So many people have had much healthier relationships with their previous exes, than with their current spouses. 

The point I am trying to get to is, don't be hard on yourself if your marriage does not go perfectly after a while, it is normal and it makes total sense, considering reality.

It is on you and your spouse to not automatically assume that rough patches must signify doom because you wrongly assumed that it would be flowers blooming everyday.

It is on you both to decide if the relationship is worth putting in effort, worth working through your disagreements and worth communicating what you need.

And it is on you both to realize that you owe no one staying together, if it gets to a point where you know there is nothing left for you there.

We look at marriage ending so tragically, almost like it is the death of a person, and not just the end of a relationship that stopped being a good fit for the parties involved.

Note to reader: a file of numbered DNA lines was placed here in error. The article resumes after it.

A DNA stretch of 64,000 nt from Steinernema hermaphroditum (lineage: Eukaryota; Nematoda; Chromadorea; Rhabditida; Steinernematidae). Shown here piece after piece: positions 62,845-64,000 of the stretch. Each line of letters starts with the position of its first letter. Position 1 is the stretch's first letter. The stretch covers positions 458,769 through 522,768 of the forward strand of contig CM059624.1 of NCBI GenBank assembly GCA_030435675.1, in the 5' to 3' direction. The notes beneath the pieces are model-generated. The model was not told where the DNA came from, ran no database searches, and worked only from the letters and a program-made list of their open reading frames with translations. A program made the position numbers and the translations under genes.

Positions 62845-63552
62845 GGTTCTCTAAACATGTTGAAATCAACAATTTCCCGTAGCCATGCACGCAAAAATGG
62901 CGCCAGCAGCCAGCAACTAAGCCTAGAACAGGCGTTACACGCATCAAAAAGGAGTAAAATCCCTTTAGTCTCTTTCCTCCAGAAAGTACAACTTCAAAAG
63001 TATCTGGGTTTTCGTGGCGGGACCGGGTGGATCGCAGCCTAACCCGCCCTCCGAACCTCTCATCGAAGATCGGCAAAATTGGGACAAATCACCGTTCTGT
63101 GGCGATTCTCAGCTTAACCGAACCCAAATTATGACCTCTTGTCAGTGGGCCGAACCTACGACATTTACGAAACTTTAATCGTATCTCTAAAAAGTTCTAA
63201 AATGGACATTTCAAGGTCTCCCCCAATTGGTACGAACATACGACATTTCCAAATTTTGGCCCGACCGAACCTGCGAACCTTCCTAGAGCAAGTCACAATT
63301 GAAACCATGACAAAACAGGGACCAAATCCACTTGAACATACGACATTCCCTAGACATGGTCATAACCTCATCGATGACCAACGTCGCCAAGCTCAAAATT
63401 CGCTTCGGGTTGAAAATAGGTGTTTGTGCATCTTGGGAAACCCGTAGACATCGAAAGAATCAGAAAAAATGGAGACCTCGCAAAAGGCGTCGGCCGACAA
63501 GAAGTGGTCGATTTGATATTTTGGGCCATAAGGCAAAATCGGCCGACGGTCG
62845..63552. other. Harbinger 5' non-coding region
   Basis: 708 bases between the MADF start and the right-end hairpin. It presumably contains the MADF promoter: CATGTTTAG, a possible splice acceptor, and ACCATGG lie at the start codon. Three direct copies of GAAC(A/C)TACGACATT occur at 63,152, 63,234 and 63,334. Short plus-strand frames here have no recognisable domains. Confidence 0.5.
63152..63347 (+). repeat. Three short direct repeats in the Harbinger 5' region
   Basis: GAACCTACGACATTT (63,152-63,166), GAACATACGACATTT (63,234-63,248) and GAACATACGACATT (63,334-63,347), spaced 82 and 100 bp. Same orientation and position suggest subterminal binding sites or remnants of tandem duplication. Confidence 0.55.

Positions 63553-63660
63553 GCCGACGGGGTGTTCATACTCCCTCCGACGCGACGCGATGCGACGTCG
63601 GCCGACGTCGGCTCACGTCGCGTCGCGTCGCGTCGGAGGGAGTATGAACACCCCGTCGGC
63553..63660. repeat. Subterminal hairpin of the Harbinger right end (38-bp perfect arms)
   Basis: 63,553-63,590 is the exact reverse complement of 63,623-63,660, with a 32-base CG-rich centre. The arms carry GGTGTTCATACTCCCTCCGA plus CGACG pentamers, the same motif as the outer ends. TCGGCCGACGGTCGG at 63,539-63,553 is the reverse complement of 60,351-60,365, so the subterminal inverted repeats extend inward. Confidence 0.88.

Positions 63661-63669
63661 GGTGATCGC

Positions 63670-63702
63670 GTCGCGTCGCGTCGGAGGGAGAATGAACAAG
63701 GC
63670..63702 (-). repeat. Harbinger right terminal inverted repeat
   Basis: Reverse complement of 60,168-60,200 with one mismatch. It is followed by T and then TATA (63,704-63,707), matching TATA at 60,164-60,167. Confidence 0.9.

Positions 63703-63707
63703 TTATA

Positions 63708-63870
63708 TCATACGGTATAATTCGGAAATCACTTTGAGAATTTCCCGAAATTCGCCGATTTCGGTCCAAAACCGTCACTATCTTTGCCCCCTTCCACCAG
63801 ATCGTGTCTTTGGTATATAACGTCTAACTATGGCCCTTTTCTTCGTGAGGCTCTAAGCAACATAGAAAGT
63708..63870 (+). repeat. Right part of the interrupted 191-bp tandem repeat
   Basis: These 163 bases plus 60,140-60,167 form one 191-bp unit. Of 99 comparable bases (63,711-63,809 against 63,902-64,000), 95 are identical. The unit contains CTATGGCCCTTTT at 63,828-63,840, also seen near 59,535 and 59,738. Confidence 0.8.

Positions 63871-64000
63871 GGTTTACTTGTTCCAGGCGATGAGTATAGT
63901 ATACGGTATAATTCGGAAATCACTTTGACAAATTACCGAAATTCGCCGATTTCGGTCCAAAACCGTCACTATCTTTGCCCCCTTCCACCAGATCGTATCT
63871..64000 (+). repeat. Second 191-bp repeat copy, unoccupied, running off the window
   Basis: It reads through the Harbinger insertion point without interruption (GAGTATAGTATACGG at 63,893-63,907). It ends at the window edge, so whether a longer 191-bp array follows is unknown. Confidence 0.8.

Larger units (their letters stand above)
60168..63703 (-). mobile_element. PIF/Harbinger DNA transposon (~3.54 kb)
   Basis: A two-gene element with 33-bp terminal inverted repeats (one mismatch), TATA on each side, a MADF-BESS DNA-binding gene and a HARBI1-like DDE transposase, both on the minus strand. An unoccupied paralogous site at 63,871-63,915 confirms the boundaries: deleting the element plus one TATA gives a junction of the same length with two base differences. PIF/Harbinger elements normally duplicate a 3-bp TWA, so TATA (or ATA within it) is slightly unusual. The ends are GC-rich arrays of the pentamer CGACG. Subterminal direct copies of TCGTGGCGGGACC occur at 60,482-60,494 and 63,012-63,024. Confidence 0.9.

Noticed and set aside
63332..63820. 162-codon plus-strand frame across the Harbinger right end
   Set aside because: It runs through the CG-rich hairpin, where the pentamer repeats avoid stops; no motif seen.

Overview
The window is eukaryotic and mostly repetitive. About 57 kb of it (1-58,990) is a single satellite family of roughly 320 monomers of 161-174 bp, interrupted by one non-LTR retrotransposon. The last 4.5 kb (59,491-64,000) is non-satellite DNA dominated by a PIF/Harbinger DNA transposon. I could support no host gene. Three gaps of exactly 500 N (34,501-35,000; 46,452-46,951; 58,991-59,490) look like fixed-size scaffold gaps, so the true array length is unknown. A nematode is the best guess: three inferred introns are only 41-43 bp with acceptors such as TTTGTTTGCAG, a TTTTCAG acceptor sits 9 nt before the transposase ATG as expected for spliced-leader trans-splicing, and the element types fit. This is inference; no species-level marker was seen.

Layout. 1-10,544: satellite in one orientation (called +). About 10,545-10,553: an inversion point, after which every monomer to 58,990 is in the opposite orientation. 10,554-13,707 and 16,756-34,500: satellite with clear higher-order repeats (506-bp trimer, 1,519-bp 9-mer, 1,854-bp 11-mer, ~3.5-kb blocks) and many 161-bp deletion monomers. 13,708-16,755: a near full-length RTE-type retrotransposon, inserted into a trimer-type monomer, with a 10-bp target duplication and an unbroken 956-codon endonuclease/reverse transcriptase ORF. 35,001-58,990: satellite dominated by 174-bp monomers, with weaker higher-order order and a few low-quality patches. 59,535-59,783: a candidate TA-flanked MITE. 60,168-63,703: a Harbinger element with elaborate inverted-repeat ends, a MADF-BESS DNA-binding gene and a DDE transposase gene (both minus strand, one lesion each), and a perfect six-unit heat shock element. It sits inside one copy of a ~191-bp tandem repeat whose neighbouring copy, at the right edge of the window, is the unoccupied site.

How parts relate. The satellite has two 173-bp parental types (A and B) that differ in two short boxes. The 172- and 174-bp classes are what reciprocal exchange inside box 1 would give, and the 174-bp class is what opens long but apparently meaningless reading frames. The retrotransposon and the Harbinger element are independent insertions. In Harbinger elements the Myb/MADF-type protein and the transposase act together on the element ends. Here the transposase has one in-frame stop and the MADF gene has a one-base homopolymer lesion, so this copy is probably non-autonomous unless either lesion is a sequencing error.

As tragic as it may feel to move on from a relationship you invested so much time and memories in, without the accompanying guilt and pressure accompanying walking away from a marriage, it could easily be the best thing to happen to both parties involved and even for your children, who are privy to your dysfunctional relationship.

If we can understand why a dysfunctional relationship with a boyfriend/girlfriend should end, we should be able to look at a marriage as the relationship that it is,  without installing extra locks and bolts to keep people imprisoned within it, guilty at the thought of considering escape.

People outgrowing each other doesn't change because you had a party and signed a document.

That is reality.

We put made up rules on inescapable reality, and wonder why so many spouses feeling trapped grow to despise and be cruel to each other, and in the most unfortunate of instances, feel resigned to experiencing infidelity and worse, violence.

You are not destined to endure suffering because you made a single choice. We can change our minds as we do with every other decision we make for our lives.

This one choice is not powerful enough to render you a victim of unhappiness, forever. 

Words by Doreen Caven